By the early '90s, rock fans had seen plenty of lead singers leave the ranks of their favorite bands — particularly during the previous decade, when rotating frontmen seemed to strike multi-platinum acts like the plague. Judas Priest weathered that storm, only to see singer Rob Halford exit the group in the spring of 1992.

The crux of the issue, as tended to be the case with similar splits, was Halford's desire to pursue projects outside the band. Yet according to both sides, Halford's extracurricular plans weren't initially much cause for concern. "It wasn’t a shock initially that Rob wanted to do a solo project," shrugged guitarist Glenn Tipton. "He got our blessing to go ahead and do it."

But after agreeing to give Halford time to test the waters outside Judas Priest, the group found itself in an irreconcilable conflict with its soon-to-be-former singer. A number of claims and allegations would be made in later years, with members of Priest occasionally alleging that Halford demanded several years to explore his new project — and others describing a tug of war between Halford and the band's manager, who wasn't as eager to see their singer fly the coop, even temporarily.

The split would ultimately be made public in September 1992, with Halford blaming Judas Priest's longtime label, Columbia, for suggesting he'd had to quit the lineup via official letter when execs refused to allow him the freedom to pursue outside projects. "They've not only prevented me from making the record with what I feel will become a fantastically large band," he told MTV, "they've literally forced the breakup of Priest."

That band turned out to be Fight, a somewhat harder-edged combo whose more aggressive sound aligned a little more closely with the tenor of the era. Their time together proved short-lived, however; Fight folded after putting out their second album, 1995's A Small Deadly Space, and Halford moved on to the industrial-tinged 2wo before founding another band, Halford, near the turn of the century. But in fans' hearts, he was still always a part of Judas Priest — and in 2003, their long-held hopes for a reunion finally came to pass when he returned to the fold, displacing his replacement Ripper Owens and taking back the mic for their 15th studio album, 2005's Angel of Retribution.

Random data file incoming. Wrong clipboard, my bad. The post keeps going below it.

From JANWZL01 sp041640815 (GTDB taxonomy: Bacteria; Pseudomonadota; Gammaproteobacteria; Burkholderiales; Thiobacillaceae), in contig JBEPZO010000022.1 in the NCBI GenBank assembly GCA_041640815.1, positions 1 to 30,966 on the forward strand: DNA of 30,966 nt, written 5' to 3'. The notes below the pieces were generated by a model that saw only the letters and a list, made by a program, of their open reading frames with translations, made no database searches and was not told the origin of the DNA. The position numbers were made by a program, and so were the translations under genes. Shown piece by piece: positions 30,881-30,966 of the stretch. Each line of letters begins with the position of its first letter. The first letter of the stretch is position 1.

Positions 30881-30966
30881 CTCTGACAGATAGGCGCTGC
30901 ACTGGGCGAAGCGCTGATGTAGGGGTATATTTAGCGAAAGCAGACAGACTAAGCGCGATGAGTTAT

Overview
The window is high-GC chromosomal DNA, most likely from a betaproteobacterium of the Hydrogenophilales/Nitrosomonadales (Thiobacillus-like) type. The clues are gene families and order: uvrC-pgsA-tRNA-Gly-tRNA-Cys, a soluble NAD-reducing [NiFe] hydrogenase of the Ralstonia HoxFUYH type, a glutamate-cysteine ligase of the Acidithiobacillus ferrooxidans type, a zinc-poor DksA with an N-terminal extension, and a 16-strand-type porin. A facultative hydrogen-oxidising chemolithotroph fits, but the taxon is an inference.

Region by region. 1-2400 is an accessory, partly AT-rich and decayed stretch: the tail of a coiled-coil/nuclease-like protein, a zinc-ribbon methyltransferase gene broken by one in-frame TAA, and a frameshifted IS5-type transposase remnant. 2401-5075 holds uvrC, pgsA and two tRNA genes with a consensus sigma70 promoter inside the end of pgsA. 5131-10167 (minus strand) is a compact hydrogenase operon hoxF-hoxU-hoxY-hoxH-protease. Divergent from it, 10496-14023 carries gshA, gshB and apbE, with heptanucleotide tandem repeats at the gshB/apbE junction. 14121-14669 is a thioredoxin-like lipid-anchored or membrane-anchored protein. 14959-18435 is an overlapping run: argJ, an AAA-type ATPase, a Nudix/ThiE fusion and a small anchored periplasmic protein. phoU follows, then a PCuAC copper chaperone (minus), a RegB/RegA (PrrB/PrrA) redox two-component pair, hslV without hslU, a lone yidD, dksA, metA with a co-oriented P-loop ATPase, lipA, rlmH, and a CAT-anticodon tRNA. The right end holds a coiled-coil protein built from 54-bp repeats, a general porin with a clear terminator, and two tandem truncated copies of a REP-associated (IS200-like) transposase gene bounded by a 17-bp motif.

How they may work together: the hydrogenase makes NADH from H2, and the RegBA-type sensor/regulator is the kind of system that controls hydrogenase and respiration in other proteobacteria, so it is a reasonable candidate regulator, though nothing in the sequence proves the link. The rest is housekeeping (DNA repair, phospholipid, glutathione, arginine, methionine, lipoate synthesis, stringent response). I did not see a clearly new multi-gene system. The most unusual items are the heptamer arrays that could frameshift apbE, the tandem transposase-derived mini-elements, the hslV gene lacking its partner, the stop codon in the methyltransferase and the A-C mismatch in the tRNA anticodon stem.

"You go back to the home where you really feel you belong, you know, and that's how it turned out for me as a singer and as a musician. I had a good time, but I was yearning to go back to the band that I love more than anything else in the world," Halford mused in 2015. "So it was a bit of a journey of self-discovery and trying to, kind of, put things in the right place, put things in the right perspective. Sometimes you have to leave the house for a little bit to realize how important it is to get back to your family. So that's how it turned out for me."

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